As Afghanistan grapples with the effects of the COVID-19 pandemic, the Taliban has sought to both exert control through violent attacks and leverage the pandemic to their advantage as part of a cynical “hearts and minds” campaign. The Afghan government’s inadequate response to COVID-19 has given the Taliban an opportunity to present itself as a better alternative – a concerning development that stands to reverse the country’s modest democratic gains.  

With peace talks stalled, the Taliban has made moves to assist both domestic and international efforts to flatten the curve, bolstering their image at a time when the government’s response is being questioned. The group has conducted workshops on preventing the spread of COVID-19 and distributed medical supplies and public health guidelines in Taliban strongholds that the Afghan government cannot access; they have set up quarantine centers to isolate those suspected of carrying the virus and used social media to advertise their public health awareness campaigns; and they have allowed the World Health Organization and other international organizations to operate in Taliban-controlled territories. For these efforts, the Taliban has received tweets of appreciation from both the Afghan Ministry of Public Health and the U.S. State Department.

Whatever message of good faith these efforts were meant to convey has, of course, been undermined by the wave of attacks unleashed in recent weeks. The group may be betting that a combined campaign of winning “hearts and minds” through efforts to tackle the virus and the spate of violence aimed at reminding the population of the consequence of defying their rule will cement their power base and accelerate the retreat of U.S. forces.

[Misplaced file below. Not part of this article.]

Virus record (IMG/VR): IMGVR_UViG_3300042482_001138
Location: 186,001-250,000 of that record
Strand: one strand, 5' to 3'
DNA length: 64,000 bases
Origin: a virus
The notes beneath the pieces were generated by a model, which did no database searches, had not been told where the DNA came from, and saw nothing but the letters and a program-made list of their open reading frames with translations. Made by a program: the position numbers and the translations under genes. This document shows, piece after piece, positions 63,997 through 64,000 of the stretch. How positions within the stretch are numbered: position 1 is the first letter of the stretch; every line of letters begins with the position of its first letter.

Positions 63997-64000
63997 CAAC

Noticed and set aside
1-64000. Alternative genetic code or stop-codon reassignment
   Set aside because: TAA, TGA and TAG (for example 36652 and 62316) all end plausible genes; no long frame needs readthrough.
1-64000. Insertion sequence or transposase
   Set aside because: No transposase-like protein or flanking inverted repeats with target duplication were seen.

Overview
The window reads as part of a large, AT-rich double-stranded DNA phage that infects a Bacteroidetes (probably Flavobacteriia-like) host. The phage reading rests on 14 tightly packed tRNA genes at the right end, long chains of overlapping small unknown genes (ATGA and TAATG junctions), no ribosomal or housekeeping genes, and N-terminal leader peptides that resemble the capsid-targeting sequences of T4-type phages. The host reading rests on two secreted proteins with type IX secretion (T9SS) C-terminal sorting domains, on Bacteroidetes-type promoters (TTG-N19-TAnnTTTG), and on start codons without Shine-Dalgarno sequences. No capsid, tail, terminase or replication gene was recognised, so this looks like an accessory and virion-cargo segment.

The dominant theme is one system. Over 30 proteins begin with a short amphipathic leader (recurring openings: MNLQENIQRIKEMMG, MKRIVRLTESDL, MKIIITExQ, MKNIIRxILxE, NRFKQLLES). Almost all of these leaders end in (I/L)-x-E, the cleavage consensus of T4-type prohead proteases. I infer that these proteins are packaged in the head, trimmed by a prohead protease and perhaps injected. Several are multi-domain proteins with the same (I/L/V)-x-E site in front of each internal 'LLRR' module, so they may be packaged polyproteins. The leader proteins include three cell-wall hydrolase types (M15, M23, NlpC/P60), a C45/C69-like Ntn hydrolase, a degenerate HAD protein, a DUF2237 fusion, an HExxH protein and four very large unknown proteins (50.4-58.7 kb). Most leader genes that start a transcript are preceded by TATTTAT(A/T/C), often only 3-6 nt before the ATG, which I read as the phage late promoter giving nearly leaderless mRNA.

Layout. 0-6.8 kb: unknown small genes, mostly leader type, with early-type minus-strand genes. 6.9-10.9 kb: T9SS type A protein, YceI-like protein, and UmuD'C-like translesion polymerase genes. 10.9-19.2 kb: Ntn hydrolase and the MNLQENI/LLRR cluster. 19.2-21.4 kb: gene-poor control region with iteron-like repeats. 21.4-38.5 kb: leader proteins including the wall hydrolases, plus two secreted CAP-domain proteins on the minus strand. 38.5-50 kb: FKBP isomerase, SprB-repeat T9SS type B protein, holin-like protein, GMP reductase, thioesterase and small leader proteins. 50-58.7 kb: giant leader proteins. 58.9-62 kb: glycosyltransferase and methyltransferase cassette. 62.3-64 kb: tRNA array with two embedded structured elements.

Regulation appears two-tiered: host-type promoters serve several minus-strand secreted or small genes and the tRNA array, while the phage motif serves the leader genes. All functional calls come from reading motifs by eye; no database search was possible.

Building a strong Afghan state capable of managing COVID-19 and reaching a peace deal with the Taliban requires a unified government that is accountable and responsive to citizen needs. Since its creation, the joint government between Ghani and Abdullah Abdullah has been stymied by infighting rooted in disputes over the election results that brought Ghani to power.  

Not only has the government’s management of COVID-19 been disjointed, corruption also appears to be undermining the national response to the pandemic. As Afghanistan’s poor healthcare system fails to meet the demands of COVID-19, the country has received millions of dollars of foreign aid to supplement its medical facilities –  yet hospitals still lack medical supplies, ventilators are allegedly disappearing, healthcare workers aren’t receiving paychecks and testing remains limited. Despite allocating $155.7 million to combat the pandemic, the Afghan government has spent less than a third of its budget on COVID-19, leaving many Afghans to wonder where funding has gone.

Corruption and ineffective governance opens the door for the Taliban to offer support at a time when Afghans sorely need it – further laying the groundwork for the group to regain control of the country either in whole or in part, and to reverse the (albeit limited) steps the country has made toward democracy since the Taliban was overthrown nearly two decades ago.  

Creating an accountable government is Afghanistan’s strongest defense against COVID-19 and a Taliban resurgence. It’s also the county’s best hope for gaining momentum in the Afghan government-Taliban peace talks and moving toward a more democratic Afghanistan. If the government remains hampered by internal disputes and corruption, progress against the pandemic and towards peace talks will only continue to stall.

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